Personal Injury Protection and Pedestrians: Updates That You Need to Know

Automobile Accidents | Insurance Coverage | Pedestrian | Personal Injury Protection | PIP

By Arthur D. Leritz

June 28, 2019

pedestrian crosswalk

Overview:

In Washington State, all automobile insurance policies are required to include Personal Injury Protection (PIP).[1]   PIP provides medical coverage, regardless of the fault of the injured party, up to a minimum of $10,000.00, and covers the driver as well as household family members. [2] An insured may also change PIP coverage with a documented request that coverage limits be increased to $35,000.00[3], with a corresponding increase in premium.  We have also seen some instances of PIP policies as large as $50,000.00 and $100,000.00 in coverage.

Unfortunately, PIP coverage may also be rejected in writing.  If your patient thinks that they have PIP coverage, but are told by their insurer that the patient declined this coverage, the patient should request that the insurer produce a copy of the written or electronic waiver.  By law, all insurers are required to keep written proof that the insured rejected this coverage.  If the insurance company can’t produce a copy of the written waiver, then your patient automatically has the minimum PIP coverage of $10,000.00 under Washington law.

If your patient has PIP, and only has the $10,000.00 minimum coverage, it’s worthy of a discussion with your patient to inform them that they can purchase additional PIP coverage.  The basic $10,000.00 in PIP coverage can be exhausted very quickly with just a short hospital stay, diagnostic imaging or any injury requiring prolonged treatment.  The insurance company will charge an additional premium for this increased PIP coverage, but the cost[4] is surprisingly small for what can amount to 3.5 times the minimum coverage.  While this increase in coverage only applies going forward, if your patient is involved in a future collision, they will benefit from the additional coverage.  In many cases, that increase in PIP coverage can make all the difference in your patient deciding whether to stop treatment because PIP is exhausted and they may not have sufficient coverage under their health insurance.

PIP: it’s not just while you’re in a car. . .

What’s not as well known is that an at-fault driver’s own PIP insurance covers pedestrians and even bicycle riders they injure with their automobile.  Most injured pedestrians and bicyclists incorrectly assume that if they’re injured by an automobile, the at-fault driver’s insurance company won’t pay for the medical expenses while treatment is happening.   That’s why it’s critical for your patient to find out if the at-fault driver had PIP coverage.  We recommend advising your patient to make the request for this information in writing to the at-fault driver’s insurance company.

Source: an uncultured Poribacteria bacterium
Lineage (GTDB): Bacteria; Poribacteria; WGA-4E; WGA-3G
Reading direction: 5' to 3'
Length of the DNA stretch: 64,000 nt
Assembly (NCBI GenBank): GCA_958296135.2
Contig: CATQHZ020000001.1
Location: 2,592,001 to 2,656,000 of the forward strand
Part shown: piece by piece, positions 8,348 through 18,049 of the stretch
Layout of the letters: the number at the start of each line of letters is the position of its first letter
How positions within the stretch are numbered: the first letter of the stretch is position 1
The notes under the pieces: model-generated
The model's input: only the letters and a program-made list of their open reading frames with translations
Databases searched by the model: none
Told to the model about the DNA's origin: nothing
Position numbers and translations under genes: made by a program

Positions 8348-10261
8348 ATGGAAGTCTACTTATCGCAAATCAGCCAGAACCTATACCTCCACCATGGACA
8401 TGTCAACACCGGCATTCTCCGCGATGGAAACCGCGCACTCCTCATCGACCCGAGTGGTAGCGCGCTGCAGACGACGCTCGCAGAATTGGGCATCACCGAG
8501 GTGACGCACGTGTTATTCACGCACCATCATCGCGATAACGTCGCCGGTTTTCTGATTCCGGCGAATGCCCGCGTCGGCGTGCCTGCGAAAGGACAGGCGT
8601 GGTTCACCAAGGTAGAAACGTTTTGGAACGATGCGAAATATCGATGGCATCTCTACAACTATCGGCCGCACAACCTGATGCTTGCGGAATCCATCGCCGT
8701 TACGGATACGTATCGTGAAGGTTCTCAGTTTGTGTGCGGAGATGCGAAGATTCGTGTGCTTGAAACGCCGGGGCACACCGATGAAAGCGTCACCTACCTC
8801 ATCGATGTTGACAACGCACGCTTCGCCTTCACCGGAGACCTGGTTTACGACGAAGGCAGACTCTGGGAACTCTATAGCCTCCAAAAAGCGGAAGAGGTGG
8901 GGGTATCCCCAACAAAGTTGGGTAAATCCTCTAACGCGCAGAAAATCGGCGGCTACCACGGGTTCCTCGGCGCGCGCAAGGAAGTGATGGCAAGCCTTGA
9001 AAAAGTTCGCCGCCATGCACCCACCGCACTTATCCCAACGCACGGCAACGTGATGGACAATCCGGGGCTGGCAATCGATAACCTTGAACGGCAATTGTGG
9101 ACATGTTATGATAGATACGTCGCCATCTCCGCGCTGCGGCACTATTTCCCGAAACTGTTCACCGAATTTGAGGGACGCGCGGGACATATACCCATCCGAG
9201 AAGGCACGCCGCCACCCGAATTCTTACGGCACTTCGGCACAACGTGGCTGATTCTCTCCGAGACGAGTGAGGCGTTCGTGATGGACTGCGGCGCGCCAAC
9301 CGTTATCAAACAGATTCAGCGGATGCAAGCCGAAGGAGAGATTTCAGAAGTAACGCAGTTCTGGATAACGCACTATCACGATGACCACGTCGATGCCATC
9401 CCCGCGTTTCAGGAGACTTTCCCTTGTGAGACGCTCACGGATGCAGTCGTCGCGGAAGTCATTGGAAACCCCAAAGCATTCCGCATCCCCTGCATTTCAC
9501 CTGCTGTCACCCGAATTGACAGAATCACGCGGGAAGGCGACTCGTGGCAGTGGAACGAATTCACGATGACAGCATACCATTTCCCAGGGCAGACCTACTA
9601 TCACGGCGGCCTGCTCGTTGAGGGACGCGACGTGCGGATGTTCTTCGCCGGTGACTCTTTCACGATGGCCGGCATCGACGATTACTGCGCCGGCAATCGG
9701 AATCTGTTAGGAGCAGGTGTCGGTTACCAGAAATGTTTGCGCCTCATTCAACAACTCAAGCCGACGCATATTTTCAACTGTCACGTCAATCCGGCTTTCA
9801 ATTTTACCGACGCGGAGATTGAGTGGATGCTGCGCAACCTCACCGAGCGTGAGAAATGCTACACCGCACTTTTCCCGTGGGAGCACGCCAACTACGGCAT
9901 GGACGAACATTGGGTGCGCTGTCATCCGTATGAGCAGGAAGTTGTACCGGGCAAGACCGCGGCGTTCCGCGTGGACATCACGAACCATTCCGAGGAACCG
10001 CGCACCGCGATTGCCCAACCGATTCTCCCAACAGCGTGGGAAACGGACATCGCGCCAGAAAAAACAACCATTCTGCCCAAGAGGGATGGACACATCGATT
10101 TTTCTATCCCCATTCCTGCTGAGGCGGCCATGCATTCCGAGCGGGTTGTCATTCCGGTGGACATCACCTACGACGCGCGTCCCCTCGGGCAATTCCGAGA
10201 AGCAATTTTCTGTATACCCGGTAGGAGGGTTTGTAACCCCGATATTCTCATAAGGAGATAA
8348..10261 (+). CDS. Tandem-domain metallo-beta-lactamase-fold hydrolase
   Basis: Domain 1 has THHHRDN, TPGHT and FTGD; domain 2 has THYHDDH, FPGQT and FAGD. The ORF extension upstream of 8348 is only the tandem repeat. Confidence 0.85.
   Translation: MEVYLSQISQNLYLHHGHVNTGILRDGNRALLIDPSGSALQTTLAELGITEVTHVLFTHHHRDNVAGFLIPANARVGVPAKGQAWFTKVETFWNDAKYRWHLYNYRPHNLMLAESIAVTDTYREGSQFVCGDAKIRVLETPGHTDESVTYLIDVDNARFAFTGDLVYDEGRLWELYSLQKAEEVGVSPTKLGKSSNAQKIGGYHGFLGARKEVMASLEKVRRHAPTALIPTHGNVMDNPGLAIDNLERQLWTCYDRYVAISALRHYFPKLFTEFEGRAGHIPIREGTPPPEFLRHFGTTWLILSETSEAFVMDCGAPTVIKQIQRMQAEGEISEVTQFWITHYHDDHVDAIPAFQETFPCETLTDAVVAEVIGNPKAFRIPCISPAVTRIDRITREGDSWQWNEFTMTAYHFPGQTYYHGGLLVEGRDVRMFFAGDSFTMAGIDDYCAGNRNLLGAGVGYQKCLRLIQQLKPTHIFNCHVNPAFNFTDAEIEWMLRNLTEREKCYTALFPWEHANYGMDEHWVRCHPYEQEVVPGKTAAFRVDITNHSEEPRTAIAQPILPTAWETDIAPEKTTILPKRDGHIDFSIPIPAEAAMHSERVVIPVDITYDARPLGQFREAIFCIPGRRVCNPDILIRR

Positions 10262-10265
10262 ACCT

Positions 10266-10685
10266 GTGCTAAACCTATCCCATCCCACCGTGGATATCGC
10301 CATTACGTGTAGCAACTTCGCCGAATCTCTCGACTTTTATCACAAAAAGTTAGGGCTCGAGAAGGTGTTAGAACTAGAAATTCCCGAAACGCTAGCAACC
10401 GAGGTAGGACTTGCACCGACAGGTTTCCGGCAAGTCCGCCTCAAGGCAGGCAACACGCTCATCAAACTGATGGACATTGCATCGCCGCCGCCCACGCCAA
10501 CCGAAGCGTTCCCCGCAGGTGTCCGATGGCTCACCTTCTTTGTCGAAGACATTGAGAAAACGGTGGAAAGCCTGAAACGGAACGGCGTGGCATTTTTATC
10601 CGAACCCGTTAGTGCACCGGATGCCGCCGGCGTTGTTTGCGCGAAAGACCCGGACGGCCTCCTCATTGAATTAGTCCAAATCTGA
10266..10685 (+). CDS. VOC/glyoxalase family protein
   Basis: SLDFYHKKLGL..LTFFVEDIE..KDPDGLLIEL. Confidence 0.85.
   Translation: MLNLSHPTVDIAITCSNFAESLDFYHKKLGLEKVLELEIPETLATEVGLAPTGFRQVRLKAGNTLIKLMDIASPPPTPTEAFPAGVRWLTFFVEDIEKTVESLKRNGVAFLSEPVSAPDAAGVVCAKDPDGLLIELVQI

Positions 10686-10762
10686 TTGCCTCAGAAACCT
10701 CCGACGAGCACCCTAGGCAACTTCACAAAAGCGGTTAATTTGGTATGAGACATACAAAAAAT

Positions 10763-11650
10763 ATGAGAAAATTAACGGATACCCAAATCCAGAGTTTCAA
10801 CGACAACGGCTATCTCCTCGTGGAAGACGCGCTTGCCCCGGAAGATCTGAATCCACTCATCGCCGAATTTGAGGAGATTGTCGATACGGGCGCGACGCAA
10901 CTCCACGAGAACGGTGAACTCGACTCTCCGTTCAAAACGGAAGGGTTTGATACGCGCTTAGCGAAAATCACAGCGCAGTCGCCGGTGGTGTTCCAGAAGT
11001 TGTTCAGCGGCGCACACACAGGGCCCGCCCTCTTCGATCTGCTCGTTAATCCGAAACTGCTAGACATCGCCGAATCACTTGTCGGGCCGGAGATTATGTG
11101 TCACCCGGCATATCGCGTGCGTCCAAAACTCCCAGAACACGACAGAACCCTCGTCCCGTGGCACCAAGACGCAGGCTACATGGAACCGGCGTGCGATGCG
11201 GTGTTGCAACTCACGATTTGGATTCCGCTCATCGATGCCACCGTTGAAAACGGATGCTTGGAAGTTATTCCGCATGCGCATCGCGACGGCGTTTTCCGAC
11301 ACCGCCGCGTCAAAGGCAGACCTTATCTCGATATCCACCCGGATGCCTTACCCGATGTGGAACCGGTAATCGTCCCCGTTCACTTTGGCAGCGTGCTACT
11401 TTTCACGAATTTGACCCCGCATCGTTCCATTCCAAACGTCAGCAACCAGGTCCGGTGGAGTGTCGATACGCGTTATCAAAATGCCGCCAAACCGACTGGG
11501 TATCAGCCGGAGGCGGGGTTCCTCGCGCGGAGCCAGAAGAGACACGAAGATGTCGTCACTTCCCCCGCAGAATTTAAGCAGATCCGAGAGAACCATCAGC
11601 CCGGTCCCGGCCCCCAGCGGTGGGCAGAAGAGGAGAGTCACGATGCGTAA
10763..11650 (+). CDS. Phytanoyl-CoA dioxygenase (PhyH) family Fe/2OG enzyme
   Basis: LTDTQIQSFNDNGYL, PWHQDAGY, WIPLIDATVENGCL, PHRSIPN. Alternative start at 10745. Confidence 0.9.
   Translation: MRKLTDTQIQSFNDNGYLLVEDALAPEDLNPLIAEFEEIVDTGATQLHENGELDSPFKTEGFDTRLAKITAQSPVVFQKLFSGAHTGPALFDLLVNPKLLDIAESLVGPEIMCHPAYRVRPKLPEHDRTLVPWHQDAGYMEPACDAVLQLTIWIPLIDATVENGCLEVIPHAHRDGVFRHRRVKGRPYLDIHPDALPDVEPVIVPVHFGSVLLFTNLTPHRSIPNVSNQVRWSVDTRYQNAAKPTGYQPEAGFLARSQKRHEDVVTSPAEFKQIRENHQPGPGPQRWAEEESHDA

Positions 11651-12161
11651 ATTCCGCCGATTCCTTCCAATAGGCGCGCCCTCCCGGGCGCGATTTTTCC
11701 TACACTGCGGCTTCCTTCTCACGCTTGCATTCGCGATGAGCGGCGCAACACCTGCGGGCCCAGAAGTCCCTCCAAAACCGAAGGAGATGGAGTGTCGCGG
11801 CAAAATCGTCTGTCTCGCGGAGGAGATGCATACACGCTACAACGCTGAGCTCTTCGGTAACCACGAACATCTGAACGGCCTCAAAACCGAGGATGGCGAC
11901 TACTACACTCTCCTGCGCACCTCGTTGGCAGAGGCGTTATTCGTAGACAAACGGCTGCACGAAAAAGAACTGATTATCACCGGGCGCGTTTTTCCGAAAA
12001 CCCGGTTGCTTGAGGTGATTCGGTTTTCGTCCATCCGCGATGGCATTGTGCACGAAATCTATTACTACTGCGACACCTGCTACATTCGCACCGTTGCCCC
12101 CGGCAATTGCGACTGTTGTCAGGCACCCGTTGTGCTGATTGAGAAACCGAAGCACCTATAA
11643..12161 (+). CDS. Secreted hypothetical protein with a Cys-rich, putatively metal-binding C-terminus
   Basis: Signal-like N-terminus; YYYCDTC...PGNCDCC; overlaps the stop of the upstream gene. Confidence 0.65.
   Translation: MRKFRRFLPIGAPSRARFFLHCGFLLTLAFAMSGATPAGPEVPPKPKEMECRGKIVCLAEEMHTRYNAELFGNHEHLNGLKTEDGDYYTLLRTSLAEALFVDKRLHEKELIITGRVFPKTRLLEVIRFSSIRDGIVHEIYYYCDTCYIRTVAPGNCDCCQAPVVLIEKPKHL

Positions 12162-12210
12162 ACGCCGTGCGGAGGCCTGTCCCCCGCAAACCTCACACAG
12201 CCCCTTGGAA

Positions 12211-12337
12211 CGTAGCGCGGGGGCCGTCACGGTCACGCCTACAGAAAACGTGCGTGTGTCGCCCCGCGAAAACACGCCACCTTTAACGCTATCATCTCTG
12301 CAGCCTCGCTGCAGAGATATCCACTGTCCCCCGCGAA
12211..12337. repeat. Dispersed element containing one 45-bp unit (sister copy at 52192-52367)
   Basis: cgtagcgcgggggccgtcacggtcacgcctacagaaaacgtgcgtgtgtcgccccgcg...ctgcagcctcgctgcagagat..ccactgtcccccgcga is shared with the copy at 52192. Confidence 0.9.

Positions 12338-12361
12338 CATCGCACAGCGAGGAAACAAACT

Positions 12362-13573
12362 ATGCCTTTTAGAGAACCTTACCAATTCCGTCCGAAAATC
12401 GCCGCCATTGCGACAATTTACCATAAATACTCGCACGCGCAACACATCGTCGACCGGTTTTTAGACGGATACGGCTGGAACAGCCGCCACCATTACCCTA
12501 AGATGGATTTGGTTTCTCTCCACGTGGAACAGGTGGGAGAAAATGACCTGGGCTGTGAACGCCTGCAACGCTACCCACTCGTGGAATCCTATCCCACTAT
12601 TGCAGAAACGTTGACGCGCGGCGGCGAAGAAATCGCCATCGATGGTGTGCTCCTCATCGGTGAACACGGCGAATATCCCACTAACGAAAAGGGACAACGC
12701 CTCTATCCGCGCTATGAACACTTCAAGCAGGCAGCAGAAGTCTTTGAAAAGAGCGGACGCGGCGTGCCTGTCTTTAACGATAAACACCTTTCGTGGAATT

If PIP benefits are available in this situation, you should first bill the at-fault party’s insurer for all medical treatment related to the collision, even if your patient has their own PIP coverage.  If your patient also has PIP under their own policy, then there’s coverage available under two PIP policies – in essence the policies “stack.”  The at-fault party’s PIP coverage is primary, and when that coverage is exhausted, the patient’s PIP coverage will begin to pay.

PIP, pedestrians, and paying back the insurance companies:

Patients injured as a pedestrian or bicyclist used to have to pay the PIP insurer back 100% of the benefits received when the liability claim settled.[5]  Making an injured party pay back PIP benefits out of a settlement seemed patently unfair.  Fortunately, the Washington Supreme Court dealt directly with this issue and held that if the injured party is represented by an attorney, the PIP insurer must reduce reimbursement by at least 33% and a percentage of the case costs.[6]

At Adler Giersch, we’re always available to help you and your patients with any PIP-related questions that come up. Please don’t hesitate to contact us.


[1] RCW 48.22.085.

[2] RCW 48.22.095.  This coverage also includes funeral expenses up to $2,000.00, income continuation benefits up to $10,000.00 (max of $200/week) and loss of services benefits up to $5,000.00 (max of $200/week).

[3] RCW 48.22.100.  This coverage also includes funeral expenses up to $2,000.00, income continuation benefits up to $35,000.00 (max of $700/week) and loss of services benefits up to $14,600.00.

[4] My own PIP policy increased only another $2/month when I increased my PIP coverage from $25,000.00 to $50,000.00.  Insurance companies typically charge anywhere from $25-$50 every policy period to increase this coverage to $35,000.00 so the cost is really minimal compared to the benefit.

[5] Typically, when an injured party receives medical benefits under their own PIP and/or health insurance policy (1st party coverage) and is represented by an attorney, when the claim settles with the at-fault party’s (3rd party) insurance company, Washington law states that the subrogation amount claimed by the 1st party insurers can be reduced by 33% and a pro-rata share of the costs incurred by the attorney.

[6] Matsyuk v. State Farm Fire & Casualty Co., 173 Wn.2d 643, 272 P.2d 802 (2012)